Thursday, 16 April 2009

A Photograph Arrives

I’m not keen on the phrase ‘emotional rollercoaster’ but I can’t think of a better way to describe what was going on. I really tried hard to see things from Wyn’s point of view; after all, I’d had plenty of preparation time but it had come out of the blue for her. However, I was finding it extremely difficult to understand why she was hostile one minute and friendly the next.

I’ve been asked several times if I have any regrets about making this journey, whether my past would have been best left alone. My answer is, quite categorically, ‘no’. I had no desire to ‘find myself’ – I’m perfectly aware of, and fairly happy with, who I am – and the yen for discovery was by no means all-consuming, yet there was both the need to finish what I’d started, and the intuition that something good would come out of this. All I really and truly wish is that I’d had access to an adoptee’s ‘warts and all’ story of adoption searching. The only people who truly understand an adoptee are other adoptees, regardless of how much support one receives from family and friends. Being prepared for rejection is not necessarily being sufficiently prepared for the possibility of so much associated turmoil.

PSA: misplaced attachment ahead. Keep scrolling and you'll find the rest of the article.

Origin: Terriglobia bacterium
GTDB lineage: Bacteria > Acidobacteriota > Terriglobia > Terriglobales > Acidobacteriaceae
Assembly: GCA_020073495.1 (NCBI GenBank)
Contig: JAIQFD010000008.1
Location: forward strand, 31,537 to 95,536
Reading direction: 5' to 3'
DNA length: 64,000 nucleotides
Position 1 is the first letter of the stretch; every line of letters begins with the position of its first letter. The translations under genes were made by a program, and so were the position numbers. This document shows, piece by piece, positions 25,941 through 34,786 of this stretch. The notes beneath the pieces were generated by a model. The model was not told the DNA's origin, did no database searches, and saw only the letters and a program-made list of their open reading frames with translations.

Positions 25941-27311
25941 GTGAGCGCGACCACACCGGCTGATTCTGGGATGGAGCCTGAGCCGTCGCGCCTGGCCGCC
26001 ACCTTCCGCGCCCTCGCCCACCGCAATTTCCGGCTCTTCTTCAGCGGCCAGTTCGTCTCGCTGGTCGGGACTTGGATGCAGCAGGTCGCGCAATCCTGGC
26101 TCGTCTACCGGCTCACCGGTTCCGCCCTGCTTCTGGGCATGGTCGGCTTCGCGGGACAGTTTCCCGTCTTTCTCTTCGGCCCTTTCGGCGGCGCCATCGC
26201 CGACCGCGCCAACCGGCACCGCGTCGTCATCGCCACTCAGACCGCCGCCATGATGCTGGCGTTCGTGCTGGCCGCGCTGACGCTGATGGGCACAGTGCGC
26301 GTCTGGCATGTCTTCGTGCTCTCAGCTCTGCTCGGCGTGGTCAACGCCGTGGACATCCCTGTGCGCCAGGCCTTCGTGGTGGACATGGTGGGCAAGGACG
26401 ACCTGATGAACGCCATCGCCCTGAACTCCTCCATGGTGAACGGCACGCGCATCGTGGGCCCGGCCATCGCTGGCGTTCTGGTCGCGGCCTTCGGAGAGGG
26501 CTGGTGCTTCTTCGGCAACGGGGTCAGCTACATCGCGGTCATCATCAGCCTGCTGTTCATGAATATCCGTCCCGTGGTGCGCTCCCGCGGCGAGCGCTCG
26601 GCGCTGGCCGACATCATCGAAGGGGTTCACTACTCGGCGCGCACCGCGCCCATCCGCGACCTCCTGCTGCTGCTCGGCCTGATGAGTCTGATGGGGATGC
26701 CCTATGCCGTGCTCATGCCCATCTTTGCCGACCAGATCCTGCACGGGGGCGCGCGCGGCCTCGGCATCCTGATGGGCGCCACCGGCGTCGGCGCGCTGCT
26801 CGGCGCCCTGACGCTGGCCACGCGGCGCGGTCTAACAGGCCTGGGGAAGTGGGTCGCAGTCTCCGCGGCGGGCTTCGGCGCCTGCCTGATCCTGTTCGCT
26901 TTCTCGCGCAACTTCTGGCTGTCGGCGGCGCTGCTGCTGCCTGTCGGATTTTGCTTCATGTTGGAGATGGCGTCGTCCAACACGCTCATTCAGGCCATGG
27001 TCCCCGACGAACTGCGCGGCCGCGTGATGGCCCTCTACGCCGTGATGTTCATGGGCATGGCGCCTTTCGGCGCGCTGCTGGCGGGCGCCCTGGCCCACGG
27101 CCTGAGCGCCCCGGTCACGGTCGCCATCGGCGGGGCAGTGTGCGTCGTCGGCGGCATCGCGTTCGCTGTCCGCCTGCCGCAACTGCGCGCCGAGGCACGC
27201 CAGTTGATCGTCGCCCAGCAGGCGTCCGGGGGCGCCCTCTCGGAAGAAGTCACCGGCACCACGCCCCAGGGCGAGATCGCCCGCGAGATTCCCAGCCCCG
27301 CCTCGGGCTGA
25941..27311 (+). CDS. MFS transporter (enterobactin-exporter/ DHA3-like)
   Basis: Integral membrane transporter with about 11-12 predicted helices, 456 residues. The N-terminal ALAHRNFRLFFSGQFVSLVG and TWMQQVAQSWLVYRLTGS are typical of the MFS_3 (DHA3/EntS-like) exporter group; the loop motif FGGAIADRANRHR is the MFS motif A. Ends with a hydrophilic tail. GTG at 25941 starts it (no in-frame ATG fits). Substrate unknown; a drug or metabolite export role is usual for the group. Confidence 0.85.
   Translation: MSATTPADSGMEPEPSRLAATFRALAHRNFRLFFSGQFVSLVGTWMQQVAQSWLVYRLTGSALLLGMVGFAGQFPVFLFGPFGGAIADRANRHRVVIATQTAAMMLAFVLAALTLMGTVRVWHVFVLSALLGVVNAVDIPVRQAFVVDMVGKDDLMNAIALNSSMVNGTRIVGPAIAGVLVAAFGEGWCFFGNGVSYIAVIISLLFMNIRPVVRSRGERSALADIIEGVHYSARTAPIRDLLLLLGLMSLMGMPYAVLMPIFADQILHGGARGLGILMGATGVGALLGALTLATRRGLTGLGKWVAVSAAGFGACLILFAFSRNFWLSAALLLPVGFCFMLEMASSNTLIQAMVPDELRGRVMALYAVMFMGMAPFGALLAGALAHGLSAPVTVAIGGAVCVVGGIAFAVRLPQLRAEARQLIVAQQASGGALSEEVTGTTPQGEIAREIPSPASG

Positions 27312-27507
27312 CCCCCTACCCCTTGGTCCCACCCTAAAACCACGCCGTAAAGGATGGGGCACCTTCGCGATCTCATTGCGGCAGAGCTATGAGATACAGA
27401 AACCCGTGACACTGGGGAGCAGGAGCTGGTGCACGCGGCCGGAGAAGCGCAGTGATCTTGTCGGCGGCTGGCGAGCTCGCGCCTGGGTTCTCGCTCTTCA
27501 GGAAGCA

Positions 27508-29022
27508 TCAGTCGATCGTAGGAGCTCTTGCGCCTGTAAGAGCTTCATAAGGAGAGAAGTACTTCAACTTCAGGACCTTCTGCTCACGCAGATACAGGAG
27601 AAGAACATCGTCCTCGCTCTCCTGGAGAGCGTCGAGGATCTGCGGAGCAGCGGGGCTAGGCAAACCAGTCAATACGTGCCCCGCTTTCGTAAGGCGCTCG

So, back to the photograph. Opening the envelope and seeing my birth mother looking at me was another strange moment. She reminded me of someone and I puzzled for a long time before I realised who it was … me! Apart from our different hair colour, there was no doubting the family resemblance, but it was still very odd to find out after nearly 40 years that I looked like someone.

At this point, I remembered my manners and thought about writing a letter of acknowledgement, but because of Wyn’s earlier hostility, I had to think long and hard about exactly what to write. I didn’t want to upset her further by ignoring the fact that she had complied with my request for information and a photograph, but neither did I want her to feel hounded by me. In the end, I handwrote (I thought she might appreciate this more personal touch than typing) a brief but friendly letter, thanking her for her help. I omitted my address at the top of the letter so she would realise that I wasn’t expecting any further contact.

1 comment:

  1. I bet seeing the photo was weird eh? It freaks me out to see family photo's and I've been told my whole life I resemble mum. Must have been wild - but thanks again for the insights SIL and for your openess.